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beaker
Jun 07, 2011

What happens if my cloud provider goes out of business?

The cloud is a crowded marketplace with new vendors popping up every day. There are many good providers out there, but what happens to my cloud apps and data should I choose wrong, and pick a provider that later goes out of business?

M
MSly
03/24/2012
Most software escrow providers have a SaaS Protect Service now. Just contact the top vendors... Iron Mountain, NCC...etc. to determine if there service meets your needs.
jimlynch
11/03/2011
Hi beaker,

Others have mostly answered this question, but it occurred to me that it might be a good idea for you to talk to your chosen vendors about this very scenario. Ask them what kind of plans they have in effect to give your data back to you if they should go out of business. And, of course, ask about redundancies in terms of backups and service outages.

It's probably best to be direct with potential vendors about these questions. Don't wait until it actually happens. If you confront these issues up front, right away then you might just save yourself huge headaches later on.
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lsmall
06/10/2011

This is a problem that cloud service providers should be dealing with for the long term. Incidents like this have already happened with sites like geocities and live.com, e.g. One option for providers would be to charge a fee for movable storage. Though, I think the best answer is for providers to use open source coding. If the cloud vendors apps are open source, then it's possible for any individual client to take over their own apps, or transfer them to another provider, by copying the code. That's one of the great advantages to open source, but it means a change in mindset on the part of providers and users. Users would have to respect proprietary ownership, and not simply steal a company's framework to make it their own, as in the Skype debacle. And, providers would have to be able to think of open source as an advantage (flexibility, cost-effectiveness, the potential for continuous development) as opposed to a proprietary threat. Linux is doing some good work in this way. Read more here: http://software.intel.com/sites/oss/linuxkernel.php?cid=cim:ggl|oss_us_linux|ks13136|s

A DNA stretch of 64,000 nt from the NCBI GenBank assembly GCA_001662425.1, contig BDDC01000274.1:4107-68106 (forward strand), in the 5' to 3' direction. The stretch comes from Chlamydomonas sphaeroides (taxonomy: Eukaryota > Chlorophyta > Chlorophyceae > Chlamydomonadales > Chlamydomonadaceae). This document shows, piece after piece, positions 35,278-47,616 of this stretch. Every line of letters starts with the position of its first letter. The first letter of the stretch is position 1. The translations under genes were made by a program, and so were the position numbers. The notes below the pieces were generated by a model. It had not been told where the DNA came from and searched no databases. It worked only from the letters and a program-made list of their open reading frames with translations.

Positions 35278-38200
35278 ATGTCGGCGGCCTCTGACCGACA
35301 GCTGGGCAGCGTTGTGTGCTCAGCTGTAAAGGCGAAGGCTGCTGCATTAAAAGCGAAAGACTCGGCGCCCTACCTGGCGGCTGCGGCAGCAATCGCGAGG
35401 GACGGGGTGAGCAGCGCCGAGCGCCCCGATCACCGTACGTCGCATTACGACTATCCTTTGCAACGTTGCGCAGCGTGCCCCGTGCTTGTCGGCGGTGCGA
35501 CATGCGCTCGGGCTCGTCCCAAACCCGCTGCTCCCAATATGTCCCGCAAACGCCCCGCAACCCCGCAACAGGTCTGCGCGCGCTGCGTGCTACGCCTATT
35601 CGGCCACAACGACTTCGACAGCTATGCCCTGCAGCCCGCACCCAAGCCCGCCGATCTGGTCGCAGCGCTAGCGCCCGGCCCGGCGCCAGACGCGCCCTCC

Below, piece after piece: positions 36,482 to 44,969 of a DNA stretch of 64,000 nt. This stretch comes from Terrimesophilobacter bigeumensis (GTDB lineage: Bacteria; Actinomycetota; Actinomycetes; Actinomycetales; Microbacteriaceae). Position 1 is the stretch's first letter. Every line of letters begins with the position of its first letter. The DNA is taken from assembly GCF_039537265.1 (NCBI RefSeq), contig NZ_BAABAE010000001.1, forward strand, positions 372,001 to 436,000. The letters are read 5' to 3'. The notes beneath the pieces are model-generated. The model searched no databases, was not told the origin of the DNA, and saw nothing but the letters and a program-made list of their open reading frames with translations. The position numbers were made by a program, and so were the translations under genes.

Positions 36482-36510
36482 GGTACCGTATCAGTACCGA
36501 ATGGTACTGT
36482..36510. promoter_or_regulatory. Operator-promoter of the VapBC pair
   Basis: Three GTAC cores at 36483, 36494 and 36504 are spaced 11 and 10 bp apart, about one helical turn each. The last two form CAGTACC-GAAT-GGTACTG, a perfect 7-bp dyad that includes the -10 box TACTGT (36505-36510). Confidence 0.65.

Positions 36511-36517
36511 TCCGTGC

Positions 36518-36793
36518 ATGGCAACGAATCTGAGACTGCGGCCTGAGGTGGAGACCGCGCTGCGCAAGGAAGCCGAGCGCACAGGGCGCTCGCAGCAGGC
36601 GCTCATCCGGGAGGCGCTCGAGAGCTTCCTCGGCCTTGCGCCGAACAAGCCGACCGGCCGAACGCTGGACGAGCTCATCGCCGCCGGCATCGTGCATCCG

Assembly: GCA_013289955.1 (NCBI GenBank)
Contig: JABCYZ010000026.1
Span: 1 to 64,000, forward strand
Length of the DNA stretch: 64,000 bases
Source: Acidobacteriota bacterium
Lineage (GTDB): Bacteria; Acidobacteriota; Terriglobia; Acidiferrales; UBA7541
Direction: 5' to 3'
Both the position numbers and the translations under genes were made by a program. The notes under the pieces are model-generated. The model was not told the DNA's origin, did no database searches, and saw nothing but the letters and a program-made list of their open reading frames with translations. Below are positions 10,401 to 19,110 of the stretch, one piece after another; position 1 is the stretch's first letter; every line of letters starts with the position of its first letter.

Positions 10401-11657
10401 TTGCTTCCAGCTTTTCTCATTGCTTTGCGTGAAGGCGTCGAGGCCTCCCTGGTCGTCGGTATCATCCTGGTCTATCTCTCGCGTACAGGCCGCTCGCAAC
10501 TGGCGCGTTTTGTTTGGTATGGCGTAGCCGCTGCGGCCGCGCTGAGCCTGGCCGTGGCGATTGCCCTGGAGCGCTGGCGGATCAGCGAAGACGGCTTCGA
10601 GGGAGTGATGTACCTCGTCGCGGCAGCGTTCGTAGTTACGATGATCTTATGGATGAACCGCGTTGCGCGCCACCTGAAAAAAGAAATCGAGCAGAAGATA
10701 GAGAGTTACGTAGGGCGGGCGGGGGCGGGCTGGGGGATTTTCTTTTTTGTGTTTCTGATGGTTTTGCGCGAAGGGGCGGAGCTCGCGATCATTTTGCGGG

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pcaulfield
06/10/2011

You’ll want to choose your cloud provider carefully before making it the primary recipient of your company’s data. First, check out potential vendors thoroughly. They need to be a big enough company with enough money in the bank so as to appear safe from takeover or management changes, or relatively safe from shifting their core business away from cloud services if the competition gets tougher (because it will). Also they should have non-restrictive policies allowing you to easily access your hosted data, while providing encryption and tested security methods to keep your data as safe as possible from hackers; little things like enforcing a password policy _do_ make some vendors safer than others from outside threats. Third, you’ll want to make regular on-site backups of your off-site hosted content. There’s nothing more frustrating than a vendor outage that lasts several days, when your business needs to deal with your customers TODAY. Recent outages at Microsoft Business Productivity Online Suite, Vmware Cloud Foundry, and Amazon EC2 should be a lesson that decision-makers at those companies need to provide adequate redundancy in their networks, and your company should have contingency plans prepared for situations when their services are unavailable.

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